"Paul Robeson" was not Irish – Why did you choose to write a song about him?
I have really broad interests and tastes. Robeson, to me, was one of the greatest Americans. He is a much more revered figure in Europe and it stunned me when I came here to find out how little is generally known of him. He was a true American hero – football player, actor, singer, political activist/martyr. He has been pretty much expunged from American history because of his left-wing political views, though of late he has had a small resurgence. He was a very brave man who would not desert his principles because of political expediency. Contrast him with the crop of talking heads we now call politicians/statesmen. Someday, perhaps, America and even his own African-Americans will rediscover this inspiring and amazing man. Until then, rock on George, Hillary, Condi…
Who killed Bobby Fuller? And the repercussions of that Black 47 song for you?
Funny, Black 47 performed both "Who Killed Bobby Fuller" and"I Fought The Law" for encores last night. The Bobby Fuller Four was one of the most promising American beat groups. Bobby was killed by someone close to him and the mystery has never been solved. Lester Bangs, the rock critic/writer, and I used to discuss this case quite in the old Bells of Hell. I don’t know who killed Bobby but the case made an interesting backdrop to a breakup story of mine in the East Village. Hence, the song! I don’t know of any particular repercussions except that at one period I would get phone calls in the middle of the night from someone who swore they had the truth. It was pretty creepy, like a voice from the grave.
Why did Chris Byrne split ways with the band? Any chance of seeing a Black 47/Seanchai double bill?
It was time. Chris wanted to do more of his own thing. It was tough at the time – we had been through a lot together and had brought Black 47 from the bars of the North Bronx to national prominence. We had great times together and I often miss his judgment and general take on the world. And for the second question: sure. We’ve already shared the stage at festivals and, no doubt, will do it again.
How has the song “Gloria” saved people from getting hurt at your shows?
Gloria was one of those songs that you played when fights broke out. Back in Ireland, I performed in a lot of very rough teddy boy venues when a kid. The owner/leader of the band was very specific; no matter what was happened on the dance floor, you had to keep the music going. Sometimes the whole audience would be fighting and you had to play with your left foot extended to kick them back as they came tumbling in on top of you onstage. That training stood me in really good stead when a young man shot himself by accident during our encore at the Academy on 43rd St.. The band held steady onstage and kept performing Maria’s Wedding until we saw that the emergency doors were opened and that the full house was able to exit.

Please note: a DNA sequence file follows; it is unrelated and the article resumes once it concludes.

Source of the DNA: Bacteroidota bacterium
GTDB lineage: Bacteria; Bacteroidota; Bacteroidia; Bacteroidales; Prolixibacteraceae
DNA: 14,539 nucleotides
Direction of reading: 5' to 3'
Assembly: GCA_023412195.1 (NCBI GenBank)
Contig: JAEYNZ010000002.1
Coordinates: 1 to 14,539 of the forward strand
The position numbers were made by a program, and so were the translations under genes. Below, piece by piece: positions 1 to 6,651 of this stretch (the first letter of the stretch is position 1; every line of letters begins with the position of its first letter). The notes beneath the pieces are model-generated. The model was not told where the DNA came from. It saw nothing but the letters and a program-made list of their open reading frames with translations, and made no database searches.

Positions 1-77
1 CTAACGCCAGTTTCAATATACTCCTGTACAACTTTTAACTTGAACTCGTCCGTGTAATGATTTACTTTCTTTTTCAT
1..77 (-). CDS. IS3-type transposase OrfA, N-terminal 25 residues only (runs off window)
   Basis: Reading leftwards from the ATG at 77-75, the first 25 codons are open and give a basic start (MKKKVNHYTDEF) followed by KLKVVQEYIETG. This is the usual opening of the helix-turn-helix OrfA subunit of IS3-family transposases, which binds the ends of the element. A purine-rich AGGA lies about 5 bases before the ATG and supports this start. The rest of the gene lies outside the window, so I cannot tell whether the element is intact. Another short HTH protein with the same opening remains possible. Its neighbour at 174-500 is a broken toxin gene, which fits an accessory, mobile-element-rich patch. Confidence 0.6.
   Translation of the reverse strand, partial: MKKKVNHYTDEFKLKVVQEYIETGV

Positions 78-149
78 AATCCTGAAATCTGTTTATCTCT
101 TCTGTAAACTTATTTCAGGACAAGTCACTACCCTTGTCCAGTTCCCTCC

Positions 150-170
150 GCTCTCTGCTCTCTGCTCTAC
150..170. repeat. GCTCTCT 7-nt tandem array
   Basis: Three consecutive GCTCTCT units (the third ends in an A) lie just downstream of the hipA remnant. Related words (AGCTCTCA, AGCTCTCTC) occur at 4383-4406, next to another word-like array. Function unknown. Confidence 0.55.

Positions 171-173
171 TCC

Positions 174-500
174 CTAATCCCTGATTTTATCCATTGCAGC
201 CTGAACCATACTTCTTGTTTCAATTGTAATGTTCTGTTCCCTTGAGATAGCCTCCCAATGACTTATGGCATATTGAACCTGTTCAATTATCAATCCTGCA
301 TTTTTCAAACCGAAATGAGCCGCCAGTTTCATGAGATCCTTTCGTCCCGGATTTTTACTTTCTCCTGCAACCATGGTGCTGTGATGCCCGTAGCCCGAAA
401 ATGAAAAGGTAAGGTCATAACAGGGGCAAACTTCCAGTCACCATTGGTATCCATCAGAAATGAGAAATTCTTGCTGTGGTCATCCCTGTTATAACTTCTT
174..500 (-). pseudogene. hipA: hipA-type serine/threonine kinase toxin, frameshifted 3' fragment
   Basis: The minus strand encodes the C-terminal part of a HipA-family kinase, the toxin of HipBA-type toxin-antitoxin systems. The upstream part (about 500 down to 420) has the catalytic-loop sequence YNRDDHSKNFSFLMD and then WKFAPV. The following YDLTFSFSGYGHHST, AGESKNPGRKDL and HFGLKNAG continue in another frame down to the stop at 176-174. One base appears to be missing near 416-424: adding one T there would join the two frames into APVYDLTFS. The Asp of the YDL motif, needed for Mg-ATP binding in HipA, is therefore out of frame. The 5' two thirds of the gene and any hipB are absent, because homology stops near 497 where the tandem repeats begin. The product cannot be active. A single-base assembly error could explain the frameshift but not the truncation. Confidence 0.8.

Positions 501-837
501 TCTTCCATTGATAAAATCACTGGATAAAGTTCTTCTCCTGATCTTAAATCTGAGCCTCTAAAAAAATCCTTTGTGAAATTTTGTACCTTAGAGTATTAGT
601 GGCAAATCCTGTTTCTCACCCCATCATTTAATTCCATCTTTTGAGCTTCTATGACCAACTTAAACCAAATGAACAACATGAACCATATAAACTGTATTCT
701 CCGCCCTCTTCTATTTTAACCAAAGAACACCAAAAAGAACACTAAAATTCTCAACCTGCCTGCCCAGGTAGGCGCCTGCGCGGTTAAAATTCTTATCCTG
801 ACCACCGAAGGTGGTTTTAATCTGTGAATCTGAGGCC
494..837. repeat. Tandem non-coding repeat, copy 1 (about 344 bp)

What was your best Black 47 moment to date?
There are so many. But I especially like when parents/children come up and say that they connect through our CDs and songs – that Black 47 brings them together even when they have major differences. I was always able to keep the “big” moments such as TV appearances or playing before huge audiences in perspective. But the first night we performed the song, James Connolly, in the old Paddy Reilly’s still lingers. The room was loud as we began, but became quiet as we progressed. Finally, it was dead silent when we finished and remained so for seconds before exploding. We all knew that we had done something different and special. No one can ever take away those couple of seconds of silence.
How did you get involved with the punk movement – I.e. CBGB days, running into Johnny Thunders, Lou Reed, and Joe Strummer?
Soon after I arrived in NYC, I began playing in a saloon called The Bells of Hell on 13th Street and 6th Avenue owned by Malachy McCourt. Hilly Crystal leased a small club across the street – the original CBs. When he opened CBGB’s on the Bowery, he asked my partner, Pierce Turner, and me to do a regular night at his new dive. It was a pretty dangerous area at the time but we were living down the street in the East Village so took the gig. We were both illegal aliens. It took us three years to get our papers in order, whereupon we went back to Ireland to spend some time with our families. When we returned, the punk movement was just getting underway. So, in essence, we had front row seats for such bands as Television (my favorites), The Ramones, Talking Heads, Blondie, The Dead Boys (probably the most exciting) and many others who would go on to fame or burn out. Joe Strummer used to come in to the Bells and actually recruited Al, the house piano player, to perform on a Clash song (Judy’s Been Working for the Drug Squad, if I remember correctly). Later on, Joe became a big fan of my band, Black 47, and in fact, got us our first major gig outside Paddy Reilly’s at Wetlands. The whole 70’s punk scene was very local; it wouldn’t have been uncommon to stroll past Richard Hell, Joey Ramone and Johnnie Thunders in an afternoon; still, I was never less than aware that I was watching entertainment history in the making.
Join us next time when we discuss Celtic Crush on Sirius Disorder: How it came about, what you are likely to hear on the show, and Larry's favorite artists.